As I described above, the implementation of the active tab for iOS is different, and thus, this information is not relevant on this layer of the component tree.

OsSpecificTab is pretty simple: it just renders an IosTab or AndroidTab component and assigns all props to it.

AndroidTab and IosTab — platform-dependent implementations

Finally, let’s take a look at the actual tab implementations. The implementation of AnroidTab utilizes TouchableNativeFeedback, which is an Android-only API to add a native look and feel.

Instead of an odd-looking colored background, we assign a ripple effect to the background prop. The child container is an ordinary View component that gets styled (tabControlStyle).

const AndroidTab = ({ children, style: tabControlStyle, onPress }) => (
  <TouchableNativeFeedback
    onPress={onPress}
    background={TouchableNativeFeedback.Ripple(theme.color.ripple, true)}>
    <View style={tabControlStyle}>{children}</View>
  </TouchableNativeFeedback>
);

IosTab looks a bit different.

const IosTab = ({
  children,
  style: tabControlStyle,
  onPress,
  renderLeftSeparator
}) => (
  <View style={{ flex: 1, flexDirection: "row", alignItems: "center" }}>
    {renderLeftSeparator && (
      <View
        style={{
          height: "50%",
          width: 1,
          backgroundColor: theme.color.separator
        }}
      ></View>
    )}
    <TouchableWithoutFeedback onPress={onPress}>
      <View style={tabControlStyle}>{children}</View>
    </TouchableWithoutFeedback>
  </View>
);

Based on the value of the Boolean flag renderLeftSeparator, the vertical separator element is rendered (vertically centered, 50 percent height of the container) on the left side of the TouchableWithoutFeedback component. As with the Android tab, the children prop gets wrapped by an ordinary View component that gets styled.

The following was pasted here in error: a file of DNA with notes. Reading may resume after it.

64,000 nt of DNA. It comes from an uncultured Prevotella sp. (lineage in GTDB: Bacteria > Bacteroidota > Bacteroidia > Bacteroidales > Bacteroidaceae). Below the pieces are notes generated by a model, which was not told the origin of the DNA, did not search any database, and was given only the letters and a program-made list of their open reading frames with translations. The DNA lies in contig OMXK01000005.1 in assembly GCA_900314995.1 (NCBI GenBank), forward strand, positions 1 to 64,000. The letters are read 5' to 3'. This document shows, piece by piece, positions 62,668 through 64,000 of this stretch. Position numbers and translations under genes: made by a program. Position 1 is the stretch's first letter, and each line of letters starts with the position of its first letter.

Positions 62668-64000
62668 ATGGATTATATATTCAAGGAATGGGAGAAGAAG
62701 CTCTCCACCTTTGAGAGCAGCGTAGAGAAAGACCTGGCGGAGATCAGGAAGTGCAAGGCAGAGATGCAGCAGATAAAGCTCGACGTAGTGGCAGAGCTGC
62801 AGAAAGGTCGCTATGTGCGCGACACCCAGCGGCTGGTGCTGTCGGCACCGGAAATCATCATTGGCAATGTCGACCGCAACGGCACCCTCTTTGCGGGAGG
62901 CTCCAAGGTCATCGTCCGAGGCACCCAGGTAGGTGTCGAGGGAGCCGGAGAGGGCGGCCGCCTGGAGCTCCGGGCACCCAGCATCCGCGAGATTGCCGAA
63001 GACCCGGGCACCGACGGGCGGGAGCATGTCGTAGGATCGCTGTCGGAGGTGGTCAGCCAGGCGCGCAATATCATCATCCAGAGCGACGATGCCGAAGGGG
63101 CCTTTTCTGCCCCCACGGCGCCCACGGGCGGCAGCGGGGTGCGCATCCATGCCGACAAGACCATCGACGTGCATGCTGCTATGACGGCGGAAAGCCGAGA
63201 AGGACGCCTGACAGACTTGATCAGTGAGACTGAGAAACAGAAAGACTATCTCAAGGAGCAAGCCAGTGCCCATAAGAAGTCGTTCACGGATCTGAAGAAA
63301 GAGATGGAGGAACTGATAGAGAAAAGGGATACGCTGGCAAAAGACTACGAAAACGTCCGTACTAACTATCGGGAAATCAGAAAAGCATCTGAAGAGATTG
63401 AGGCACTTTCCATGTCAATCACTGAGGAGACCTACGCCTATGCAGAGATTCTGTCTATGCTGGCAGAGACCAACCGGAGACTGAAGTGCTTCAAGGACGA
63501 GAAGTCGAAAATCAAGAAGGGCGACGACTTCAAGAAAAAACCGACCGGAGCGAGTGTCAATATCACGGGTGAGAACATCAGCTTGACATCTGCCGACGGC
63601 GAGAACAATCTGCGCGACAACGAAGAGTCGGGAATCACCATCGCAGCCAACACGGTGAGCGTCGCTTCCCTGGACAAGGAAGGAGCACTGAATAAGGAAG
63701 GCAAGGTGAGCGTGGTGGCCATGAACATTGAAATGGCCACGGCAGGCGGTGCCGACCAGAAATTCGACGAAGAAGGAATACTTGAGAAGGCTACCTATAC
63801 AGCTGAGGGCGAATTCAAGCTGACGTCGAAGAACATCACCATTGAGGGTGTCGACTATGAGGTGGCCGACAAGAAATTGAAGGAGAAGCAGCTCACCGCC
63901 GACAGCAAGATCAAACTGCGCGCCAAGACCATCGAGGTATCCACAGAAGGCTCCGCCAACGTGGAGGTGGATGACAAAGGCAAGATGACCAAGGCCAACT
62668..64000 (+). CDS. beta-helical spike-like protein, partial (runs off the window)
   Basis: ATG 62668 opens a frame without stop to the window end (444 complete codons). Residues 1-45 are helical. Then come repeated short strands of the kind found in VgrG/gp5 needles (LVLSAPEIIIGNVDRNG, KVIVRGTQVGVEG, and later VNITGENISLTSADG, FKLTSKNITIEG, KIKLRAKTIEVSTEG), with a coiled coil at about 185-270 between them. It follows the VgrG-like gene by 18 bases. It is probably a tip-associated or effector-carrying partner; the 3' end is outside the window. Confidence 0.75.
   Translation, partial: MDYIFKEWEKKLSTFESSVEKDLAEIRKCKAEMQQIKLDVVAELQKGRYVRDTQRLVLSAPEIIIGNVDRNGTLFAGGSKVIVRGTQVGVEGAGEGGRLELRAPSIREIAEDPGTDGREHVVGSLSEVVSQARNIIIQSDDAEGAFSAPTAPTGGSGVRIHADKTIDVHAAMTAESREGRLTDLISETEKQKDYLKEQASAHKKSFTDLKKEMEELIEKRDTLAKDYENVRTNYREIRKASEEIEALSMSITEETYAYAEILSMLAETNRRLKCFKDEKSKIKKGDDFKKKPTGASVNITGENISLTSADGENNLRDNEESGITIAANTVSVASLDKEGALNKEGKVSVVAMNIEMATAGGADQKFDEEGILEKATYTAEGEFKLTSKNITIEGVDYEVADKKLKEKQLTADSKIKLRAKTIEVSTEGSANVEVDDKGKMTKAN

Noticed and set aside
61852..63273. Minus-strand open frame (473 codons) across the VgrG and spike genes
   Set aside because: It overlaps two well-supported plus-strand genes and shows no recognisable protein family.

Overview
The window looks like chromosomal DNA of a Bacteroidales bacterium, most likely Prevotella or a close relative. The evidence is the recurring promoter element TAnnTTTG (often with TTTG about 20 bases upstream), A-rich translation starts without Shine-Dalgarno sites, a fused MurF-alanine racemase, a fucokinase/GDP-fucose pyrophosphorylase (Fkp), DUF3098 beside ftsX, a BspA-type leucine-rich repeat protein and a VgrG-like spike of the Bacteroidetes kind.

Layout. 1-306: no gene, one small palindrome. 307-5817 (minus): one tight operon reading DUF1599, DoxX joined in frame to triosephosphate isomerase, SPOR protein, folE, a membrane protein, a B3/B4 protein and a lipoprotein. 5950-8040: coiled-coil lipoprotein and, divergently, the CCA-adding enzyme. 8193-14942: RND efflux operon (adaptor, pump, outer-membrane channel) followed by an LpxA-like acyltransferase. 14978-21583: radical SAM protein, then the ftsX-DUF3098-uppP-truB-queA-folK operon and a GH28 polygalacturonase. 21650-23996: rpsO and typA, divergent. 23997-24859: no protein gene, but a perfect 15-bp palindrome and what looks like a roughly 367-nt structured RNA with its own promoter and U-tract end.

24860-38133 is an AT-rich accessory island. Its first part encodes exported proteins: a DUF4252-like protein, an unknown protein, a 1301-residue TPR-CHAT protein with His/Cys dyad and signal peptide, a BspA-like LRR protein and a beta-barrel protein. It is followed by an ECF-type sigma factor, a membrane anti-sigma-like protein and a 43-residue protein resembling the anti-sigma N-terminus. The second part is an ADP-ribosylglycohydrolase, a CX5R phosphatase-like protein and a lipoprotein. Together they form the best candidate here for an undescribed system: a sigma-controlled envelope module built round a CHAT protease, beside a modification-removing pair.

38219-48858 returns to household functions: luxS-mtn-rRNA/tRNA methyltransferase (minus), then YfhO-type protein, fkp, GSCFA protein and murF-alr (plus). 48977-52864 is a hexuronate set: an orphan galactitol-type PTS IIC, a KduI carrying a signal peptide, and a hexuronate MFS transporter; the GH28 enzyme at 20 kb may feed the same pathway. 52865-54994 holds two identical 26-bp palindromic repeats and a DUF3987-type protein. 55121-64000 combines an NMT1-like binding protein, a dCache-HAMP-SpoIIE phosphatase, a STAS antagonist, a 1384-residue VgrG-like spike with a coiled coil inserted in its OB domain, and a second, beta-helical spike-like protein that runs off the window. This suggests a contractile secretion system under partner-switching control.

Contribute even more to the native user experience

Besides things like TouchableHighlight or TouchableNativeFeedback (for ripple effects on Android), there are even more possibilities to improve the native look and feel. As an example, with Expo Haptics, it is possible to add haptic touch feedback for iOS and Android.

In my app, I just have to add one line in the onPress callback of the SegmentedControl component. That’s it — pretty cool, huh?

import * as Haptics from "expo-haptics";
// ...
<Tab
  label={tabValue}
  onPress={() => {
    onIndexChange(index);
    Haptics.notificationAsync(Haptics.NotificationFeedbackType.Success);
  }}
  // ...
  >
// ...

But wait — there are more cool things possible. As with Apple Maps, you can also swipe left and right to change the active tab. With react-native-gesture-handler, it is possible to extend our component to have swipe capabilities on iOS. Therefore, I have to extend the Container component a bit.

import { PanGestureHandler } from "react-native-gesture-handler";
// ...
function Container({
  children,
  numberValues,
  style,
  activeTabIndex,
  onIndexChange // this callback is passed by SegmentedControl
}) {
  // ...
  useEffect(() => {
    // ...
  }, [containerWidth, activeTabIndex]);
  const onGestureEvent = evt => {
    const tabWidth = containerWidth / numberValues;
    let index = Math.floor(evt.nativeEvent.x / tabWidth);
    if (index > numberValues - 1) index = numberValues - 1;
    else if (index < 0) index = 0;
    if (index !== activeTabIndex) {